“They are meant to look like the surrounding area, whether it is a desert or a mountain. These are thought-out patterns, and developments are continuously made by following the latest technologies in textile engineering and color combinations,” she said. “The process of changing them takes a long time and requires decisions by the military sector.” With the comprehensive change in the Saudi economy, cutting-edge systems are encouraging investment, especially in the military industry, she said.
The country goal to localize 50 percent of the military industry. Regulations by GAMI, new systems, and employing purchasing and negotiating powers will help manufacturers achieve the ambitious target, she said.
She added that military technology has valued customers, and it is guaranteed that the products will be bought if they are of high quality.
Al-Mutairi said it is an excellent investment opportunity for Saudis and foreign investors in particular, given that the Kingdom ranks fourth globally in military expenditure, “and you can imagine that 50 percent of this huge spending goes to local factories.”
She said that despite strong competition locally, her factory alone cannot cover market demands, and that the Kingdom needs more competition in the military sector.
“It also needs to localize, train and financially support talent, in addition to developing systems, such as a procurement system. We have also seen recent reforms such as arbitration in corporate cases, and this has become clear and fast, which encourages investment,” she added.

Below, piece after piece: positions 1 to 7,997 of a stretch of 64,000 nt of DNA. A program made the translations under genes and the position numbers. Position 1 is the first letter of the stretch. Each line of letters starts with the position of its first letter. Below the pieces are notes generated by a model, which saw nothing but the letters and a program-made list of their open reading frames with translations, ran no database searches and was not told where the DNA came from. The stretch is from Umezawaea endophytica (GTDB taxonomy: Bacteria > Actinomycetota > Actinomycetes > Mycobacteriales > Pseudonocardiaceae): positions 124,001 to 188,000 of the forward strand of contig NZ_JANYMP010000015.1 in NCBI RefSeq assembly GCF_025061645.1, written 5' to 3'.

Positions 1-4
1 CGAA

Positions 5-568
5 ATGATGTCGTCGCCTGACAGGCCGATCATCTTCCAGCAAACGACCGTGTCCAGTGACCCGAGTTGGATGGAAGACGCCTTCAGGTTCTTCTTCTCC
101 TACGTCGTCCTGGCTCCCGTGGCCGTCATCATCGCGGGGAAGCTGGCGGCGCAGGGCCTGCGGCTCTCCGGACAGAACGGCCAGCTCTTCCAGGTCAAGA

Al-Mutairi said another step that made things easier for industry investment was the development in completing government transactions, which have moved online. “These procedures in the Kingdom only take a few minutes and the response is received electronically.”
In the future, Al-Mutairi aims to build partnerships with international companies to develop the field, quoting Crown Prince Mohammed bin Salman, who said: “The sky is the limit.”
She has had meetings with Chinese and Greek industrial companies, and said she will work with any company that wishes to enter the Saudi market.
While the military industry always relies on patents, Al-Mutairi said it is an advanced stage in the field, and her factory is working toward that goal and focusing on it. But patents only come after mastering a skill, establishing work and starting it, she added.
Military uniforms resistant to weapons of mass destruction are unique to Al-Mutairi’s factory, as it is the only one in the Kingdom and the Gulf region to produce the clothing.
She added that the Sondos Paul Boye Company — a Saudi-French partnership — is the only company in the world to produce the uniform in two internationally known methods. “The first of which is using cellular textile, produced globally by one company, while the second uses spherical textile, produced by another specialized company.” Sondos Paul Boye also manufactures fire-resistant uniforms.
Al-Mutairi said her company is also looking to export uniforms soon.
She employs 170 workers in her factory, while there will be 213 new employees as part of a new expansion.
Many of the workers are women, she added, “because Saudi women by all means have taken over the foreign workers’ department as they complete their work very quickly and demand more tasks.”
This, she said, has added pressure on other workers to keep up with the speed and achievements of the 49 Saudi women working on the factory production line.